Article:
Fairphone 2: A Repairable, Recyclable Android Smartphone - InformationWeek

InformationWeek is part of the Informa Tech Division of Informa PLC

This site is operated by a business or businesses owned by Informa PLC and all copyright resides with them.Informa PLC's registered office is 5 Howick Place, London SW1P 1WG. Registered in England and Wales. Number 8860726.

IoT
IoT
Mobile // Mobile Devices
News
6/17/2015
10:05 AM
100%
0%

Fairphone 2: A Repairable, Recyclable Android Smartphone

Fairphone is looking to change the dynamics of the smartphone market with its Fairphone 2, a modular, easily repairable Android phone made of recycled materials.

10 Raspberry Pi Projects For Learning IoT
10 Raspberry Pi Projects For Learning IoT
(Click image for larger view and slideshow.)

Fairphone, a company dedicated to producing a more sustainable and ethically made smartphone, unveiled new details about its latest model -- the Fairphone 2 -- a modular device made of components that are designed to be easily replaced.

In an effort to improve the durability of an inherently fragile device, Fairphone's engineers designed an outer case that removes the need for a separate back cover or battery door, as well as a rubber rim that wraps around the edge of the glass to protect the display if the phone is dropped.

"By making the case an integral part of the phone, we could make the phone safer from accidents and drops without requiring an additional protective case," Olivier Hebert, Fairphone's chief technology officer, explained in a June 16 blog post. "This was possible while maintaining an overall consistent industrial design that wouldn't cause the phone to feel like a ruggedized device."

The company performed a series of tests to ensure the robustness of the design, including dropping the phone on concrete a number of times on all six surfaces from a height of six feet. The design also uses a number of seals and gaskets to keep dust and water out of the phone.

Another main consideration the Fairphone team was ease of repair, which resulted in a smartphone that can be fixed by its owner without advanced technical knowledge.

(Image: Fairphone)

(Image: Fairphone)

The Fairphone 2 consists of seven main building blocks.

First there is the external case with a number of different variations. There is also a replaceable battery pack. However, one of the most important parts is the transceiver, which is the core of the system and includes the main chipset, memory, flash storage, modem, radios, antennas, the SIMs and MicroSD card holders, motion sensors, and power management.

Other components include the receiver unit, including the headset connector, front-facing camera, noise-cancelling microphone, ambient light and proximity sensor, the notification LED, the rear camera unit with flash, the speaker unit with vibration mechanism, the main microphone with its USB connector, and the display unit, including the main LCD module, touch-sensing driver, and a Corning Gorilla Glass 3 lens.

[Read about this year's Google I/O conference.]

The Fairphone 2 runs Android 5.1 (Lollipop) and uses Qualcomm's Snapdragon 801 processor. On the site, the company lists the phone as costing 525 Euros ($591) with a full cost breakdown to come later.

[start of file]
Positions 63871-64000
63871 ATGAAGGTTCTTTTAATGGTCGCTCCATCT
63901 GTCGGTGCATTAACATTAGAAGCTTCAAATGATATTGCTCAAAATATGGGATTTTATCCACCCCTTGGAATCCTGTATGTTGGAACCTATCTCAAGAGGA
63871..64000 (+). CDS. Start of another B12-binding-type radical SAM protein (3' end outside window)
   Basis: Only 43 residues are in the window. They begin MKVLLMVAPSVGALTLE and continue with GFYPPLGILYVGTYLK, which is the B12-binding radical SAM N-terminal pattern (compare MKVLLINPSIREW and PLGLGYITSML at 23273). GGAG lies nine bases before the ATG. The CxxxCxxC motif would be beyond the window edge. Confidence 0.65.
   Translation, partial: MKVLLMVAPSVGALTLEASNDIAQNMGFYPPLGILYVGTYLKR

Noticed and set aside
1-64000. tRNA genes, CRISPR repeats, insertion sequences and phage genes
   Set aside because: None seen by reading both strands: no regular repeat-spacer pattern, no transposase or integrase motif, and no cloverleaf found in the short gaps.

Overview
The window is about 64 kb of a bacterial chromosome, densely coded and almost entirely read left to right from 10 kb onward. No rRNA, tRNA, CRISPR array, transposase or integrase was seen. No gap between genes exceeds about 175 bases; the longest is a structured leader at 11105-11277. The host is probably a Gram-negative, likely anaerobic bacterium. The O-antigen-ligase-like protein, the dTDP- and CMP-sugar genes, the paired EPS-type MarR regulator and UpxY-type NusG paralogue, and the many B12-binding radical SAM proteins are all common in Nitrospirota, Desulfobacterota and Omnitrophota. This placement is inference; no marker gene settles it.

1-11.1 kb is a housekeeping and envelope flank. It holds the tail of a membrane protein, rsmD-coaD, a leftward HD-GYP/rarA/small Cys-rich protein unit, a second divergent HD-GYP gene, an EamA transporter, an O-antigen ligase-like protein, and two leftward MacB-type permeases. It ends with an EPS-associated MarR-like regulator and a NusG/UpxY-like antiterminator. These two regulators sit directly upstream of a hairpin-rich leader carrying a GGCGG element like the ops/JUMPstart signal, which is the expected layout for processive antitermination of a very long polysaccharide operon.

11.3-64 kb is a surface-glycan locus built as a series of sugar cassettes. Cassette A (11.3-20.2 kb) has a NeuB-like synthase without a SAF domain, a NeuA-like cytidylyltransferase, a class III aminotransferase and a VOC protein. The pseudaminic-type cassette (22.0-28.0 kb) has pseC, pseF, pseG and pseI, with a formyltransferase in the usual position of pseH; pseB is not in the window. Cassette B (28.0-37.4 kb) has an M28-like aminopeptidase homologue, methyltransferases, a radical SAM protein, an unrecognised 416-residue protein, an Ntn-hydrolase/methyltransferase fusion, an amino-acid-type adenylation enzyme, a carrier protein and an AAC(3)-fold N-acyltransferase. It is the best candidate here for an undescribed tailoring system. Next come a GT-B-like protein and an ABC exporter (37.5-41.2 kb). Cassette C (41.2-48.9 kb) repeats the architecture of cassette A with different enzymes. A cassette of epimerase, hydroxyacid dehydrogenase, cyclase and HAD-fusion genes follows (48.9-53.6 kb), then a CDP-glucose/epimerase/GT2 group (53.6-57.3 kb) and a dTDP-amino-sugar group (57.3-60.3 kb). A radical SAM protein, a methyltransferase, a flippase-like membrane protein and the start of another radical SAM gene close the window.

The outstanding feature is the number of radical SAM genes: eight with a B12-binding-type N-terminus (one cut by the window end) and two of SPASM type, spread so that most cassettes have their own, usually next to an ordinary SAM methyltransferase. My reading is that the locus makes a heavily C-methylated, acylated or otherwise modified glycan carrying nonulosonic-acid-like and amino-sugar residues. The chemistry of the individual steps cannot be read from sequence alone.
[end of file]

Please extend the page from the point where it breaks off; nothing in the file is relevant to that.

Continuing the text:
"It is important to note that all of the electromechanical components are easily replaceable -- none are soldered, apart from the microphones, which need to be," Hebert wrote in the company blog post. "The buttons, which are part of the transceiver, sit on flexible printed circuits that are spring-connected to the main board. The units themselves are also built in a modular way to enable refurbishment."

Hebert also drew attention to the fact that many of the phone's components are made from recycled materials. He said the company would be publishing more information about the phone in the coming months, noting pre-orders would start later this summer.

The company, which is based in Amsterdam and is supported by the Waag Society, a foundation in the Netherlands that fosters experimentation with new technologies, art, and culture, has already sold 60,000 Fairphones since it was registered as an independent social enterprise in 2013.

Nathan Eddy is a freelance writer for InformationWeek. He has written for Popular Mechanics, Sales & Marketing Management Magazine, FierceMarkets, and CRN, among others. In 2012 he made his first documentary film, The Absent Column. He currently lives in Berlin. View Full Bio

We welcome your comments on this topic on our social media channels, or [contact us directly] with questions about the site.
Comment  | 
Print  | 
More Insights
InformationWeek Is Getting an Upgrade!

Find out more about our plans to improve the look, functionality, and performance of the InformationWeek site in the coming months.

News
Becoming a Self-Taught Cybersecurity Pro
Jessica Davis, Senior Editor, Enterprise Apps,  6/9/2021
News
Ancestry's DevOps Strategy to Control Its CI/CD Pipeline
Joao-Pierre S. Ruth, Senior Writer,  6/4/2021
Slideshows
IT Leadership: 10 Ways to Unleash Enterprise Innovation
Lisa Morgan, Freelance Writer,  6/8/2021
White Papers
Register for InformationWeek Newsletters
Video
Current Issue
Planning Your Digital Transformation Roadmap
Download this report to learn about the latest technologies and best practices or ensuring a successful transition from outdated business transformation tactics.
Slideshows
Flash Poll